It is therefore an object of the present invention to provide practical apparatus for the amplification of signals at the 1.31 μm wavelength.
It is another object of the present invention to provide a 1.31 μm amplification system which can be pumped by readily available lasers.
Additional objects, advantages and novel features of the invention will be set forth in part in the description which follows, and in part will become apparent to those skilled in the art upon examination of the following or may be learned by practice of the invention. The objects and advantages o the invention may be realized and attained by means of the instrumentalities and combinations particularly pointed out in the appended claims.
To achieve the foregoing and other objects, and in accordance with the purposes of the present invention, as embodied and broadly described herein, the apparatus of this invention comprises an optical fiber doped with Tm3+ ions nd Pr3+ ions, and laser means for pumping the Tm3+ ions at a wavelength of approximately 785 nm; wherein the Tm3+ ions transfer energy to the Pr3+ ions, which amplify signals at the 1.31 μm wavelength.
In a further aspect of the present invention, and in accordance with its objects and purposes an amplifier for a 31 μm wavelength comprises an optical waveguide in a planar or channel configuration having inside and outside surfaces with a thin layer of glass or crystalline material doped with Tm3+ ions and Pr3+ ions on the inside surfaces of said optical waveguide. Laser means pump the Tm3+ ions at a wavelength of approximately 785 nm;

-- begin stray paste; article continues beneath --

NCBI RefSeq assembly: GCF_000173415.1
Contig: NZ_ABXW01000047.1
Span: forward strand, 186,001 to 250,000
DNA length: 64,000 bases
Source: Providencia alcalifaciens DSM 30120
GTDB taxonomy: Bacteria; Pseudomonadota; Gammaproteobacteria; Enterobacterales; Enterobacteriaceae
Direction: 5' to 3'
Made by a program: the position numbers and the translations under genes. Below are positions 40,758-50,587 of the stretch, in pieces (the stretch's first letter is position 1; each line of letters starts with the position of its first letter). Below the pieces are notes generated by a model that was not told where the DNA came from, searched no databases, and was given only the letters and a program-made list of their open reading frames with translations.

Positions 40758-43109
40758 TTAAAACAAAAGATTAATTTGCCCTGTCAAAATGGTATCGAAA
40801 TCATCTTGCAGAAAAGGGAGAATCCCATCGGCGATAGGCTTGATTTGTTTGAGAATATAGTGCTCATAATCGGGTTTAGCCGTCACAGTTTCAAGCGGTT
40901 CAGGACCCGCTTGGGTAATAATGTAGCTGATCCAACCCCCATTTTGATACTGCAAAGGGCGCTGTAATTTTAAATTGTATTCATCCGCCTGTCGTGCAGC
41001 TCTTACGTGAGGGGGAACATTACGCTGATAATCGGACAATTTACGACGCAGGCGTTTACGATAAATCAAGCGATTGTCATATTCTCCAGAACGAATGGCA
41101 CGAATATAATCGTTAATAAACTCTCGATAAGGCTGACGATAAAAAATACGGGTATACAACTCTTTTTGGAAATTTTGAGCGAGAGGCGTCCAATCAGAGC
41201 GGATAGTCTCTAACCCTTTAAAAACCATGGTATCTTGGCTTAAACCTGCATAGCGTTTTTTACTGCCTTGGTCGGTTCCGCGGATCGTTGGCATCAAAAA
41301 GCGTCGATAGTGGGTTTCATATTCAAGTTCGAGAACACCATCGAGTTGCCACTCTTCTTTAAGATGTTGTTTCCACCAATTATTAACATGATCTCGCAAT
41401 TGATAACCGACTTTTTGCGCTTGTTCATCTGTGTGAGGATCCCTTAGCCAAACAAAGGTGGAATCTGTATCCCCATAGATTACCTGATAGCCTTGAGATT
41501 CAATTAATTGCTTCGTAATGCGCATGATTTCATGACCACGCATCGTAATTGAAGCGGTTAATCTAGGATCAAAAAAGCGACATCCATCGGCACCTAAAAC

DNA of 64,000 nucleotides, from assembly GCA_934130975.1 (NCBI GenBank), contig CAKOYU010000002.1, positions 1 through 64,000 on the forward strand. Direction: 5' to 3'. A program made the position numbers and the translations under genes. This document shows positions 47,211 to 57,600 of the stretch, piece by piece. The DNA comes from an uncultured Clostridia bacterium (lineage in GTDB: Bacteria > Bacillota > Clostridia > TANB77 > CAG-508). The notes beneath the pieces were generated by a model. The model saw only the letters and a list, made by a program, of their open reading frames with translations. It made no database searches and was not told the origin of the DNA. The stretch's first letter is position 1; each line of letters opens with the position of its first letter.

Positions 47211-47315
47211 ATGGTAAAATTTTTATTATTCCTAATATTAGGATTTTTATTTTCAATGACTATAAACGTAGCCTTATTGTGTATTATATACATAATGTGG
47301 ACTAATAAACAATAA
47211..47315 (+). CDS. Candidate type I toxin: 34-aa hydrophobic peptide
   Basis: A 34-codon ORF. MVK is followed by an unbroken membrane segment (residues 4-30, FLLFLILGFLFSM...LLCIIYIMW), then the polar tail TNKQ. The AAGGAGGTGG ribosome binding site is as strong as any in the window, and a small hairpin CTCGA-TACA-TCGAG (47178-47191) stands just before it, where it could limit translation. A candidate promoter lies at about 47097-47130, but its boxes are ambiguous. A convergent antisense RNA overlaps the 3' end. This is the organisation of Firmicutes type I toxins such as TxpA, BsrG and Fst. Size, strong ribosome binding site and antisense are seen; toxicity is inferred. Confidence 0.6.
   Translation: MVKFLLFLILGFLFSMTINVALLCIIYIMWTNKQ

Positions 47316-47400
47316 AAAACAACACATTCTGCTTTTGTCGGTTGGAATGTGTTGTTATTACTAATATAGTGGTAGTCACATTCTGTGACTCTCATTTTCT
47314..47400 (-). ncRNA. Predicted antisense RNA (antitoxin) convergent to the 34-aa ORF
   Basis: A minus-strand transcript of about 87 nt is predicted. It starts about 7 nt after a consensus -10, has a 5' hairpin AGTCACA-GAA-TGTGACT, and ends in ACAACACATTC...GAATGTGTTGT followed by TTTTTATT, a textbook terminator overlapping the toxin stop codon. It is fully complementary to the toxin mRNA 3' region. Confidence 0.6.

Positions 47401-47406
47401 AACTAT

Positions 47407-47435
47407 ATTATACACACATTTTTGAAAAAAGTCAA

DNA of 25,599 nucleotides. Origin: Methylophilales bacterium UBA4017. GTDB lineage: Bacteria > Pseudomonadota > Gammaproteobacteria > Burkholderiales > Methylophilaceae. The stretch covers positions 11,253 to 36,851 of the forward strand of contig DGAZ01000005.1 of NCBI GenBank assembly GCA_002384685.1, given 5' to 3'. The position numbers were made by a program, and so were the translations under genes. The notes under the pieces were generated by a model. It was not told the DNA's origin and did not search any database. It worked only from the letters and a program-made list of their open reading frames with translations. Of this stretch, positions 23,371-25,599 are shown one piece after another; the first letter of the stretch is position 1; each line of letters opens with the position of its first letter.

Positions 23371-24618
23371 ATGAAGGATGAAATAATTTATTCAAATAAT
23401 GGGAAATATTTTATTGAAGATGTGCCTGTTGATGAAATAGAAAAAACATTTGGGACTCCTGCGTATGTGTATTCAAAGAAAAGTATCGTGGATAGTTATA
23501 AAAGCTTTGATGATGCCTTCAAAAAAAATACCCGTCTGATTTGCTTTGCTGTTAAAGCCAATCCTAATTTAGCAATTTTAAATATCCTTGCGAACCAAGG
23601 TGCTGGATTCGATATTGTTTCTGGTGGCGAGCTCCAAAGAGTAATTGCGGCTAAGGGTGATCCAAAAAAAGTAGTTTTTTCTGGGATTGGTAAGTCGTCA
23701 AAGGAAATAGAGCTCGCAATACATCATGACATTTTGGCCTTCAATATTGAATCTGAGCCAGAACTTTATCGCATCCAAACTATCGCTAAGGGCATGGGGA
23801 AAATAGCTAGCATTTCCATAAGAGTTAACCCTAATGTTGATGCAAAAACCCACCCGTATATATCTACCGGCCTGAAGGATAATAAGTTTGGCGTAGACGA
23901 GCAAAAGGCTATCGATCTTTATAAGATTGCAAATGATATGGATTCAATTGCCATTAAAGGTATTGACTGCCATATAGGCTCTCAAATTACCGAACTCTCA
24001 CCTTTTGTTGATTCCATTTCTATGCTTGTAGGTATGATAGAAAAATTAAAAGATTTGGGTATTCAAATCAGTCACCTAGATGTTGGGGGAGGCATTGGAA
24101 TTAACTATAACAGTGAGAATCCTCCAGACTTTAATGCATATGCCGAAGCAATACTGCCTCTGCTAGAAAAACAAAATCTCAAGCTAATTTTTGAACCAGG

In a still further aspect of the present invention, and in accordance with its objects and purposes, a method of amplifying signals at a wavelength of 1.31 μm comprises the steps of doping a substrate with Tm3+ ions and Pr3+ ions and pumping said Tm3+ ions with a diode laser operating at a wavelength of approximately 785 nm; wherein the Pr3+ ions amplify the signals having a wavelength of 1.31 μm.
The accompanying drawing, which is incorporated in and forms a part of the specification, illustrate the embodiments of the present invention and, together with the description, serve to explain the principles of the invention. In the drawing:
FIG. 1 is an energy diagram illustrating energy states and transitions in Tm3+ and Pr3+ ions with pumping at 785 nm.
The present invention provides a 1.31 μm wavelength amplification system by optimizing the doping of a substrate such as a heavy metal glass fiber or an optical waveguide to provide for enhanced energy absorption and transfer. The invention also provides for pumping at a wavelength of 785 nm, a wavelength at which the well developed GaAlAs diode laser operates extremely well.
To develop the invention, it was necessary to investigate the properties of other possible dopants. This investigation led to a test in another project in which Thulium ions (Tm3+) were excited at 791 nm, and visible emission was noted from the Pr3 ions doped in the same crystal. This result, and subsequent investigation, in turn, led to the conclusion that this energy transfer mechanism might be the cornerstone of a practical 1.31 μm wavelength fiber amplifier.
Presently, most optical fiber systems utilize optical fibers of a silica composition, for which wavelengths of 1.31 μm and 1.55 μm are of particular significance. At the 1.55 μm wavelength, there is low signal attenuation. However, dispersion in silica optical fibers is minimized with 1.31 μm wavelength signals. It is for this, and other reasons, that the present invention provides a suitable and useful optical fiber amplifier.
In the invention, it has been found that the Tm3+ /Pr3+ ion dopant combination can be optimized in heavy metal glasses, such as ZBLAN®, or other low-phonon glass optical fibers to preferentially populate the Pr3+ ion energy level which is required for 1.31 μm wavelength amplification by pumping the Tm+3 with a GaAlAs diode laser. The optimized codoping of the present invention is expected to yield an energy transfer rate superior to the Pr3+ /Yb3+ ion codopants of the prior art.